Book Review: “Needful Things” by Stephen King

Date started: 17th October 2022
Date finished: 7th November 2022
Format: Paperback
Rating: 4 stars

I was a latecomer to Stephen King’s novels, but I’m gradually working through them, and this was another highly enjoyable read with plenty of King trademarks. Apparently it was the first novel he wrote after resolving his drug addiction problems. It’s set in the same town as “Cujo”, a novel he can’t actually remember writing due to said addictions, but it’s quite a different beast, covering some great themes.

The townspeople of Castle Rock are intrigued by a new shop that appears in town – “Needful Things”, run by the charismatic but mysterious Leland Gaunt. It sells a very odd selection of things, but seems to have something for everyone, from a rare baseball card to a pair of sunglasses previously belonging to Elvis. Whatever your interests, there’s something in there you’ll love to have. Gaunt will sell it to you for whatever you can afford to pay – in cash, that is – but he’ll ask you for a small favour too. Just a harmless-sounding prank or something, just a bit of fun.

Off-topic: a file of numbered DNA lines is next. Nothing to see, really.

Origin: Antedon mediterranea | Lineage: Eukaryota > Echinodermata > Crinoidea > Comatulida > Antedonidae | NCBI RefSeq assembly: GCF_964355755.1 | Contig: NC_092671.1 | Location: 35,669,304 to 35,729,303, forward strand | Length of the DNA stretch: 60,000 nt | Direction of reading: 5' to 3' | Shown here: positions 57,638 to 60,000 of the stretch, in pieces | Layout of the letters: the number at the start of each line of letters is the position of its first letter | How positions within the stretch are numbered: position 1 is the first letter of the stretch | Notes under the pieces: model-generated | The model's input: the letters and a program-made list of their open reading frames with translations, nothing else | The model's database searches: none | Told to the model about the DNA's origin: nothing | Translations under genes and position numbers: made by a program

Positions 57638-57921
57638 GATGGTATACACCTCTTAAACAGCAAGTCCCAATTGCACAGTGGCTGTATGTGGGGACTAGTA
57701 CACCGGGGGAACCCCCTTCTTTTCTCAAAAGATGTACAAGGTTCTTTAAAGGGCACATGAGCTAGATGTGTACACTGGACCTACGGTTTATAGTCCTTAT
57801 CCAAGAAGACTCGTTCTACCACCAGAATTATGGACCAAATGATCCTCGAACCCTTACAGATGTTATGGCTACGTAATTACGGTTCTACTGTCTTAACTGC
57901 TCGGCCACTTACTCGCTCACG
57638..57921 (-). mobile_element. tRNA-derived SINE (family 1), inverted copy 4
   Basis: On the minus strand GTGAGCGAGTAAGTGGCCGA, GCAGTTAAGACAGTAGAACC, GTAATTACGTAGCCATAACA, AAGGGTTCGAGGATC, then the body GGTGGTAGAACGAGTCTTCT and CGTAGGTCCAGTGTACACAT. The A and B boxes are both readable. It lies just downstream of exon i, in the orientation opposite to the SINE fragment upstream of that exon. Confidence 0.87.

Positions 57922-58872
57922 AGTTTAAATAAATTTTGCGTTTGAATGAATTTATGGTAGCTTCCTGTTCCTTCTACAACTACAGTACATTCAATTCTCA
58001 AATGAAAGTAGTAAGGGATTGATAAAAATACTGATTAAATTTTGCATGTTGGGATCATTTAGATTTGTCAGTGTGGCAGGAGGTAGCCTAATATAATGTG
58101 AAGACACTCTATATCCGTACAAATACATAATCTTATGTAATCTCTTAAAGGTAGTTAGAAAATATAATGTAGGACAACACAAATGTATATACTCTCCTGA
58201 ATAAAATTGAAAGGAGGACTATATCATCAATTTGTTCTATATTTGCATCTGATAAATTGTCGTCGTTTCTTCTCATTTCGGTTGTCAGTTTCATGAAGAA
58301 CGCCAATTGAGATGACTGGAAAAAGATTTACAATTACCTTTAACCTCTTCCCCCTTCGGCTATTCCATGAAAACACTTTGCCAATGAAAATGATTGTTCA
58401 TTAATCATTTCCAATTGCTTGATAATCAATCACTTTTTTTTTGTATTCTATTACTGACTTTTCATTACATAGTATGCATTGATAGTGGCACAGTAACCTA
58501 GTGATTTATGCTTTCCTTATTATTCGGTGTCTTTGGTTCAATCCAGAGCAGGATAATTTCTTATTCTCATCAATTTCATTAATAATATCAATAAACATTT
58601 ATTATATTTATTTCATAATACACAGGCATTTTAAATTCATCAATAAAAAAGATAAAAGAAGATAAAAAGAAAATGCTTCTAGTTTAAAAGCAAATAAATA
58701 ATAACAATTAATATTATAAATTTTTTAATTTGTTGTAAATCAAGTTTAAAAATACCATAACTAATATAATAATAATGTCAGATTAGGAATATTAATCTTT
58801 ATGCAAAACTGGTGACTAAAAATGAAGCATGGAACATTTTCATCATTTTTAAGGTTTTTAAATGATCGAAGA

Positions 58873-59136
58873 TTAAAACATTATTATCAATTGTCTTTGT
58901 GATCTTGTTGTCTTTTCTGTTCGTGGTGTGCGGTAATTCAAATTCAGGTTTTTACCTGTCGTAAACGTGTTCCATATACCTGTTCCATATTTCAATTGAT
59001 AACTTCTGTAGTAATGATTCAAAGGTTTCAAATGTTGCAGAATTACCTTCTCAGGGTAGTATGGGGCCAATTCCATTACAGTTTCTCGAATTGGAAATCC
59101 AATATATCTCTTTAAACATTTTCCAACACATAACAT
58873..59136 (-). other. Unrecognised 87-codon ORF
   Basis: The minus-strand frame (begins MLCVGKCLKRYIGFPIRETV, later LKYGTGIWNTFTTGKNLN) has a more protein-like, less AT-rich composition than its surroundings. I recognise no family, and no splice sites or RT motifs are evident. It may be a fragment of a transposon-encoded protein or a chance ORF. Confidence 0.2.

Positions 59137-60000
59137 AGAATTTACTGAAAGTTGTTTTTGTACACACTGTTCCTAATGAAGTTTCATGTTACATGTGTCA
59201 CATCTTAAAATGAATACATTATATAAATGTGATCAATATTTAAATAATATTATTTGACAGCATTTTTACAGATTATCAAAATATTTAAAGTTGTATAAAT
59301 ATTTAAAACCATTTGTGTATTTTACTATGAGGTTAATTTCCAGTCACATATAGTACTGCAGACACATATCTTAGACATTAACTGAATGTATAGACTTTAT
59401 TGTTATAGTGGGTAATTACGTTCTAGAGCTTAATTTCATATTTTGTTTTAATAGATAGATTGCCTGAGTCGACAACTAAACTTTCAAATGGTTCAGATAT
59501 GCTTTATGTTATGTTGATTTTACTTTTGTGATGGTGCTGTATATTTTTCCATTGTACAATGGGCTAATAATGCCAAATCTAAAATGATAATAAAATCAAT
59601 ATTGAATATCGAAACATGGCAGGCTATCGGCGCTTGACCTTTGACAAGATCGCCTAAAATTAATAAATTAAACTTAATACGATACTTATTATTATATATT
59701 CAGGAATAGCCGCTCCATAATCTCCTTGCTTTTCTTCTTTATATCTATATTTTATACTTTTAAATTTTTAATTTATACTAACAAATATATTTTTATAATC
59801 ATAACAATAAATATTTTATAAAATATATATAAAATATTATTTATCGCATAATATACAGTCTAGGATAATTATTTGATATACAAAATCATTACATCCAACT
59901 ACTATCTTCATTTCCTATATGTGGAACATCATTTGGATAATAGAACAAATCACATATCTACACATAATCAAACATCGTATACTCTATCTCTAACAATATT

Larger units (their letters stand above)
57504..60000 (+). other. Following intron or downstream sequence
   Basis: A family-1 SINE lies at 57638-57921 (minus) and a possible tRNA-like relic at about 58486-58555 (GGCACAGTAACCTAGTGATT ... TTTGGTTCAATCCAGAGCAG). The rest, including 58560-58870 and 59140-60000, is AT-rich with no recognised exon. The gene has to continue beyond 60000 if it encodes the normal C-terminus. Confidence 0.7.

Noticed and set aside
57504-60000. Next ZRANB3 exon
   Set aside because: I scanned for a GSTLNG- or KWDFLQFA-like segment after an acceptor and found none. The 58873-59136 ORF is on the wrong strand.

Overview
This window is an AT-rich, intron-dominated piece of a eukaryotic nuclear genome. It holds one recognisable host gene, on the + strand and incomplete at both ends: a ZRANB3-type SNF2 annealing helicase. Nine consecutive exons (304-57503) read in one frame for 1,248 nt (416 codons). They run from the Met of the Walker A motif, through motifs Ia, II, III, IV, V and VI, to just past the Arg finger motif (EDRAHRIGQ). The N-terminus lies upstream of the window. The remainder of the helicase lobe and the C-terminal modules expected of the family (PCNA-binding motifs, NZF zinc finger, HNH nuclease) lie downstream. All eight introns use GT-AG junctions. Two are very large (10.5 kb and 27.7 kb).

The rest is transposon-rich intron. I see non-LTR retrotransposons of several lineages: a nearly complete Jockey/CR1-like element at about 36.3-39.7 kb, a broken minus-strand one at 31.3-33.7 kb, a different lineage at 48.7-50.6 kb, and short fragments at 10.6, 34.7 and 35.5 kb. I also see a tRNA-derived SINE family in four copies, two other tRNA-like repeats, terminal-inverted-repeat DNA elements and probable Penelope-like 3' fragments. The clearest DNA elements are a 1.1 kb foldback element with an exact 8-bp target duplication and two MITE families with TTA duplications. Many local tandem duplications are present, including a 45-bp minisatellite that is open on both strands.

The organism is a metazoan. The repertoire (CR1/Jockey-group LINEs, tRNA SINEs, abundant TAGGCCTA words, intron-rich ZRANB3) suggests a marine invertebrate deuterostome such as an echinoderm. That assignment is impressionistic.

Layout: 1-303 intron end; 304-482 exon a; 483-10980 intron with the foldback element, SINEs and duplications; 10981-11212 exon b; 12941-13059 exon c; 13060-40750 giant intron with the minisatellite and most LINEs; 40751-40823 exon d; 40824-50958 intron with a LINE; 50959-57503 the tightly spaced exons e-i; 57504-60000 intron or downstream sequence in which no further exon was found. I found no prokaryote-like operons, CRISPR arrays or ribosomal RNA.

That’s how it seems, anyway. Soon, Gaunt has sold items to just about everyone in town, and his “pranks” spiral out of control, pitting neighbours against each other with increasingly serious consequences. Two women have a horrific fight in the street. Buildings are destroyed. A young boy suffers a sticky end. Gaunt has made people desperate for his goods, and plays his customers like pieces in a dastardly game, as he manipulates them for his own twisted pleasures.

Gaunt is a fantastic villain, and oozes charm while simulataneously revolting his victims. He knows what they want, and what they’ll do to get it, and the book is a great commentary on greed, rivalry and what we’ll stoop to doing when we’re desperate. The book has a large cast of characters who all interact in very complex ways, with terrible consequences once Gaunt starts messing with the things they care about the most. The tagline for the book is “buy now, pay later” – anyone who comes out of Gaunt’s shop with anything will certainly pay.

It’s long, like a lot of King’s books, with occasional quite lengthy background passages that possibly don’t need to be there, but there’s some wonderful descriptions and, as usual, some fantastic characters. I really loved the scene where Ace drives to a derelict area to pick up Gaunt’s car and some merchandise – it has some genuinely chilling and scary moments in it, when you realise how powerful Gaunt is. There’s plenty to keep you reading in this, and it’s got a fantastic action-packed conclusion. Excellent stuff.

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